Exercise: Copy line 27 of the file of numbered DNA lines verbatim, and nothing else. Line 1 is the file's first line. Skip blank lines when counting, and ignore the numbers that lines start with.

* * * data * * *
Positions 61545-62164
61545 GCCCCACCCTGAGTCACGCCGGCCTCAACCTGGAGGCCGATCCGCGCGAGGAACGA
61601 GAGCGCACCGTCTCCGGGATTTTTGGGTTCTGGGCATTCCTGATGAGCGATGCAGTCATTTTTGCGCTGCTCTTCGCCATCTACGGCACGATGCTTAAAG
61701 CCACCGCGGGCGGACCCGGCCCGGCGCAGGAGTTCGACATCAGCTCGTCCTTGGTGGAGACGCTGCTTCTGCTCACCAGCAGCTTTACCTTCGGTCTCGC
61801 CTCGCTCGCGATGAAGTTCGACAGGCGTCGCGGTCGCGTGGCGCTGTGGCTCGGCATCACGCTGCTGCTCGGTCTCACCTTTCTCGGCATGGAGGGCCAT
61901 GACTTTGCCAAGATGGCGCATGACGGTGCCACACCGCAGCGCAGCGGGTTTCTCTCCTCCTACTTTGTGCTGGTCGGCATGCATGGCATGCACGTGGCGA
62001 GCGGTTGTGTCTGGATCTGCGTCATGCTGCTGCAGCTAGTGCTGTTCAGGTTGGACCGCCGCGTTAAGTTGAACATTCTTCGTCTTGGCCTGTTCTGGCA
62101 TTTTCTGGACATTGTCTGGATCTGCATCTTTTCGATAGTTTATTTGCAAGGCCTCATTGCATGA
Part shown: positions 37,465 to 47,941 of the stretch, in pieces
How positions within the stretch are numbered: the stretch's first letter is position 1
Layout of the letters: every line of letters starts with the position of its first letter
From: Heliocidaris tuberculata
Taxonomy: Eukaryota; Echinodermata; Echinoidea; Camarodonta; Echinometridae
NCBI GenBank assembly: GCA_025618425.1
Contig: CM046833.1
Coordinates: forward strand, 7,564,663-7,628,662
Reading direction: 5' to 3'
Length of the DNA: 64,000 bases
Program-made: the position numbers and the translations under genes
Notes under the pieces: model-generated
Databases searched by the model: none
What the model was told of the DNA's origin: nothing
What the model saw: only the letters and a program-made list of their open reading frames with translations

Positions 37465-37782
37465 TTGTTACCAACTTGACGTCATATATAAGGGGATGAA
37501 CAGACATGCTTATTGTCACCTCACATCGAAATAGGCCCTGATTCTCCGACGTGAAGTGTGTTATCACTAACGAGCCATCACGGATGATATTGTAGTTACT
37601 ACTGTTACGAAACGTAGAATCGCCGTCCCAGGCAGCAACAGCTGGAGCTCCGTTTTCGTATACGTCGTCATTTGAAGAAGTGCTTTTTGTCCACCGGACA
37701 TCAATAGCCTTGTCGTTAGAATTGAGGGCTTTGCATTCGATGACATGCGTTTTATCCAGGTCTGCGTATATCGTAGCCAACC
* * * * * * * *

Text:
37601 ACTGTTACGAAACGTAGAATCGCCGTCCCAGGCAGCAACAGCTGGAGCTCCGTTTTCGTATACGTCGTCATTTGAAGAAGTGCTTTTTGTCCACCGGACA